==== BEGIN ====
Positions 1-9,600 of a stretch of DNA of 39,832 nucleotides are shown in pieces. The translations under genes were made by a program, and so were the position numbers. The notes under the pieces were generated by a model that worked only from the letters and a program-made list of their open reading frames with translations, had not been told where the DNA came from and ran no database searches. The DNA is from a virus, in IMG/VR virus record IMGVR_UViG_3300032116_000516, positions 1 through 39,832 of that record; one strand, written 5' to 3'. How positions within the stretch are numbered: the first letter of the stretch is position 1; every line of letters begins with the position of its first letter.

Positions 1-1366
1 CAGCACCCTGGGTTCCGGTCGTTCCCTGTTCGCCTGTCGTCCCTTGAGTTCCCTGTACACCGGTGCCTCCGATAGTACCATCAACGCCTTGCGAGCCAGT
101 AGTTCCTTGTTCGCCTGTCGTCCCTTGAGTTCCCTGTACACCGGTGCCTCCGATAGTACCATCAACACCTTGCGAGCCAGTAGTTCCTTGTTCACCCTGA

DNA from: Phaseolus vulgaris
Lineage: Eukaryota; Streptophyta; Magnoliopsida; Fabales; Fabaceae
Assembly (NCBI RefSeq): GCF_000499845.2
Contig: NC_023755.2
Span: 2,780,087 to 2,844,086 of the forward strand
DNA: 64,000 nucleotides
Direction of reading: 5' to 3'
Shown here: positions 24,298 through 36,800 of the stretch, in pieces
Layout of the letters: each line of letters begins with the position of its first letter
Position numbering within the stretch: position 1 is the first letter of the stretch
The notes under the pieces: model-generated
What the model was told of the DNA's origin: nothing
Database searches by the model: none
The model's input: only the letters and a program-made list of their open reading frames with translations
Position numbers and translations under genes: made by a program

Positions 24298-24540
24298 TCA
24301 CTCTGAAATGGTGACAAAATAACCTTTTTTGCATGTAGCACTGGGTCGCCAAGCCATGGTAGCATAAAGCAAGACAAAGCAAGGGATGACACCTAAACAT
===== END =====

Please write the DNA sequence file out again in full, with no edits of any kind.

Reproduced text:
Positions 1-9,600 of a stretch of DNA of 39,832 nucleotides are shown in pieces. The translations under genes were made by a program, and so were the position numbers. The notes under the pieces were generated by a model that worked only from the letters and a program-made list of their open reading frames with translations, had not been told where the DNA came from and ran no database searches. The DNA is from a virus, in IMG/VR virus record IMGVR_UViG_3300032116_000516, positions 1 through 39,832 of that record; one strand, written 5' to 3'. How positions within the stretch are numbered: the first letter of the stretch is position 1; every line of letters begins with the position of its first letter.

Positions 1-1366
1 CAGCACCCTGGGTTCCGGTCGTTCCCTGTTCGCCTGTCGTCCCTTGAGTTCCCTGTACACCGGTGCCTCCGATAGTACCATCAACGCCTTGCGAGCCAGT
101 AGTTCCTTGTTCGCCTGTCGTCCCTTGAGTTCCCTGTACACCGGTGCCTCCGATAGTACCATCAACACCTTGCGAGCCAGTAGTTCCTTGTTCACCCTGA

DNA from: Phaseolus vulgaris
Lineage: Eukaryota; Streptophyta; Magnoliopsida; Fabales; Fabaceae
Assembly (NCBI RefSeq): GCF_000499845.2
Contig: NC_023755.2
Span: 2,780,087 to 2,844,086 of the forward strand
DNA: 64,000 nucleotides
Direction of reading: 5' to 3'
Shown here: positions 24,298 through 36,800 of the stretch, in pieces
Layout of the letters: each line of letters begins with the position of its first letter
Position numbering within the stretch: position 1 is the first letter of the stretch
The notes under the pieces: model-generated
What the model was told of the DNA's origin: nothing
Database searches by the model: none
The model's input: only the letters and a program-made list of their open reading frames with translations
Position numbers and translations under genes: made by a program

Positions 24298-24540
24298 TCA
24301 CTCTGAAATGGTGACAAAATAACCTTTTTTGCATGTAGCACTGGGTCGCCAAGCCATGGTAGCATAAAGCAAGACAAAGCAAGGGATGACACCTAAACAT